Man blames power plants for mercury emissions into river

ST. CLAIR COUNTY, ONTARIO - A Canadian environmentalist has filed charges in an Ontario court against DTE Energy, alleging the utility's mercury emissions have been violating Canada's Fisheries Act for two years.

Under Canadian law, private citizens are allowed to initiate and conduct a case for what they consider breaches. Scott Edwards, Waterkeeper Alliance's legal director, says the Belle River and St. Clair coal-fired power plants are depositing a harmful substance into the St. Clair River and disrupting a fish habitat. He accuses the St. Clair County facilities of rel asing 2,000 pounds of mercury annually. DTE could face fines starting at $300,000 if found guilty and if the Canadian government doesn't take over the case.

"My dream resolution is that DTE Energy installs in their Detroit Edison facilities, Belle River and St. Clair power stations, readily-available mercury-control technologies," Edwards said recently. "I want to see the river restored to a healthy waterway, so people, birds and fish can enjoy" it. DTE counters that it meets all state and U.S. regulations, adding that Ontario doesn't have any specific mercury-emissions laws. "The allegations are baffling," DTE Energy spokesman John Austerberry said.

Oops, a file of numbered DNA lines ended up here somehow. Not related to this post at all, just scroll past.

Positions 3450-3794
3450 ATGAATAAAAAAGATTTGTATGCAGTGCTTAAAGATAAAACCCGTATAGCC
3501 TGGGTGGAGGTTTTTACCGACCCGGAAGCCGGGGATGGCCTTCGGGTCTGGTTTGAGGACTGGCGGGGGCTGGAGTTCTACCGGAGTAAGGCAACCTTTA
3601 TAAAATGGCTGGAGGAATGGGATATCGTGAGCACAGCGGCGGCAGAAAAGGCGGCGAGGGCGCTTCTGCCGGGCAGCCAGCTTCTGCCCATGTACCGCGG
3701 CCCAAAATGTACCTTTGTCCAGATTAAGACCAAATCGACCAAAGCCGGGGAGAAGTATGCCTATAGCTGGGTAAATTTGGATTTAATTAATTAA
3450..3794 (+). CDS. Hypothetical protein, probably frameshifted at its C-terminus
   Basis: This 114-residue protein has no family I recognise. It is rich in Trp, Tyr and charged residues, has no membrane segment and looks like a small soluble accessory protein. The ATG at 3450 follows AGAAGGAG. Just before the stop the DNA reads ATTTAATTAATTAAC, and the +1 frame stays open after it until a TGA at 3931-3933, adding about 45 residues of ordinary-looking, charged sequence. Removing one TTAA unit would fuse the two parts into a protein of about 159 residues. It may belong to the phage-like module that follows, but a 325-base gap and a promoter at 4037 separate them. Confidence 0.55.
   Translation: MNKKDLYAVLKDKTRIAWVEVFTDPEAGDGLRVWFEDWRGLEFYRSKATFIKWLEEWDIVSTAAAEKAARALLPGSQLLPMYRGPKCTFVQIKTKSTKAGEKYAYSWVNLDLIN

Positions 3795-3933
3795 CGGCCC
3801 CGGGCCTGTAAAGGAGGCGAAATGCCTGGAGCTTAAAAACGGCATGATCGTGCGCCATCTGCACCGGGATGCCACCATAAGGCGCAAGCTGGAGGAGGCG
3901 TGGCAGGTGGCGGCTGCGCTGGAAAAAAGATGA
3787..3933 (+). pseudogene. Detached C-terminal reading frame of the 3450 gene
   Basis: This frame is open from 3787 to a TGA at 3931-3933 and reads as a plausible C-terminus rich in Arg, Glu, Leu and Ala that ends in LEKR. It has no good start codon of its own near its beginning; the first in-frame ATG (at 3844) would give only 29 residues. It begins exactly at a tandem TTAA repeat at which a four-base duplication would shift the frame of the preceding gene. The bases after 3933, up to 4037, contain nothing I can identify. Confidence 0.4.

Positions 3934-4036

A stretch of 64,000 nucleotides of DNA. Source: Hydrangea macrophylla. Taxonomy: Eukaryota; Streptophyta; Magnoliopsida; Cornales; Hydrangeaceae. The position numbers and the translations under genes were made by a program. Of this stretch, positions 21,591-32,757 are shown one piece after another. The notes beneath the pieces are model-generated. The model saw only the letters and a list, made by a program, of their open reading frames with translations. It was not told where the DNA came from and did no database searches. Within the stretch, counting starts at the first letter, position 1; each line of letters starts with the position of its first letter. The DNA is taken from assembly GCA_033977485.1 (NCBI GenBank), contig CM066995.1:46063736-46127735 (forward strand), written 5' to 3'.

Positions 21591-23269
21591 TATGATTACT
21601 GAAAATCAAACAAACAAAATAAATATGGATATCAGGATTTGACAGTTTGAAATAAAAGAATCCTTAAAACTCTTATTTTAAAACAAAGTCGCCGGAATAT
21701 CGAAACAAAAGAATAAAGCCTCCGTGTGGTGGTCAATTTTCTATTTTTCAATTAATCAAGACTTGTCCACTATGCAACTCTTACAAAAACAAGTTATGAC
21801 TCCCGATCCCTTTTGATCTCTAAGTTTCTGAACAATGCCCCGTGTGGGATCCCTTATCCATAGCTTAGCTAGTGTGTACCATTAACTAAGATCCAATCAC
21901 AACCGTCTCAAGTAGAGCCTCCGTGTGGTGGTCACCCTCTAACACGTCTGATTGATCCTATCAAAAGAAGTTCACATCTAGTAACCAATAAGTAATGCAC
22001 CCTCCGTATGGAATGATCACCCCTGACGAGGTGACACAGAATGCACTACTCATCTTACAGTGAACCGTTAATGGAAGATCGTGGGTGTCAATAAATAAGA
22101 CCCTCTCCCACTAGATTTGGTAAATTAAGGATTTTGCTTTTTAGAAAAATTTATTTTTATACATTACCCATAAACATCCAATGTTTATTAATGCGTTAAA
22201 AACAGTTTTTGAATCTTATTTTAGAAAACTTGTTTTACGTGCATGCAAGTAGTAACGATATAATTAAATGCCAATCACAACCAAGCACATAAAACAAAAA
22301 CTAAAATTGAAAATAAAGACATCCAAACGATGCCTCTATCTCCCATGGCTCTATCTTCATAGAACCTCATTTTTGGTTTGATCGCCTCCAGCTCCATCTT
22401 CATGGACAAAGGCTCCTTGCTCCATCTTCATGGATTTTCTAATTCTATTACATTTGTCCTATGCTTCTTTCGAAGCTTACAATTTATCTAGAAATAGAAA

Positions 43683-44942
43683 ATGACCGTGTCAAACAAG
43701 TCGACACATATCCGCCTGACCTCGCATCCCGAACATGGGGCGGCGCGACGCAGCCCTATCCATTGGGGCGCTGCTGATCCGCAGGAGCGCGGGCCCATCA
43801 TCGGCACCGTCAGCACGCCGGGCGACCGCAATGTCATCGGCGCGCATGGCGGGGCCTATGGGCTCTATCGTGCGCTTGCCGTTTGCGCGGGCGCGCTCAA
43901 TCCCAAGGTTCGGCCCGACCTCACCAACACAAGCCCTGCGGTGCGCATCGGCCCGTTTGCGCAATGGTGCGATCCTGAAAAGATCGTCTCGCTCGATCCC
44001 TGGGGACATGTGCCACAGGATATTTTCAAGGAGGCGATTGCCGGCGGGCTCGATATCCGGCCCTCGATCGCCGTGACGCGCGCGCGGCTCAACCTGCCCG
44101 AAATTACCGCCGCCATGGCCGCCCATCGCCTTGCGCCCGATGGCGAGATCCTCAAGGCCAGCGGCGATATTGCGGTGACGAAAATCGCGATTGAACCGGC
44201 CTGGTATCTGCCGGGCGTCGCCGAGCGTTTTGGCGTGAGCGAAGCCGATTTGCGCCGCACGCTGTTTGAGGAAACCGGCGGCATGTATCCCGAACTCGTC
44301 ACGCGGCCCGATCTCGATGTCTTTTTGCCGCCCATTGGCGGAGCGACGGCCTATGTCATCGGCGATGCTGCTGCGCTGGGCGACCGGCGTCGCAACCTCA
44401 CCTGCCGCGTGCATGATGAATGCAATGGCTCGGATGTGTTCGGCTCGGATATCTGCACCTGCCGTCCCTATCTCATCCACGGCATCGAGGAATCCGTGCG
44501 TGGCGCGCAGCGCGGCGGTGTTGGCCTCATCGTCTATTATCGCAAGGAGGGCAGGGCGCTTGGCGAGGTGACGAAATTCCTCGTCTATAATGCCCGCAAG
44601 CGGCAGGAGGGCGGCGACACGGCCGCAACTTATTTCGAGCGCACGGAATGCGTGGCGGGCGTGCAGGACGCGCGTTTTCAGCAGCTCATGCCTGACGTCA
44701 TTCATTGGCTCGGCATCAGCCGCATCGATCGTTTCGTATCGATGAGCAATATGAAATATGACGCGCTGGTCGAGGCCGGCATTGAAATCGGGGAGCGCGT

"All Detroit Edison power plants, including the Belle River and St. Clair power plants, are compliant with state and federal emissions. No mercury emissions standards exist in Ontario, despite the existence of many coal-fire plants." He added that the company, which has seven of these power plants, is spending $1 billion to reduce mercury discharge and to further decrease nitrogen oxides and sulfur dioxides emissions.

And what mercury is released is minimal - the equivalent of filling the Houston Astrodome with ping-pong balls and painting seven of them silver, he said. Mercury is naturally found in coal. The highly-toxic methyl mercury that it can change into may build up in fish, shellfish and in animals and people that eat fish, which can lead to damaged nervous systems, the U.S. Environmental Protection Agency says In the United States, coal-fired power plants are the number one source of human-caused mercury emissions, the EPA says. The Belle River facility opened commercially in 1984 and the St. Clair plant opened in various stages between 1953-61, Austerberry said.


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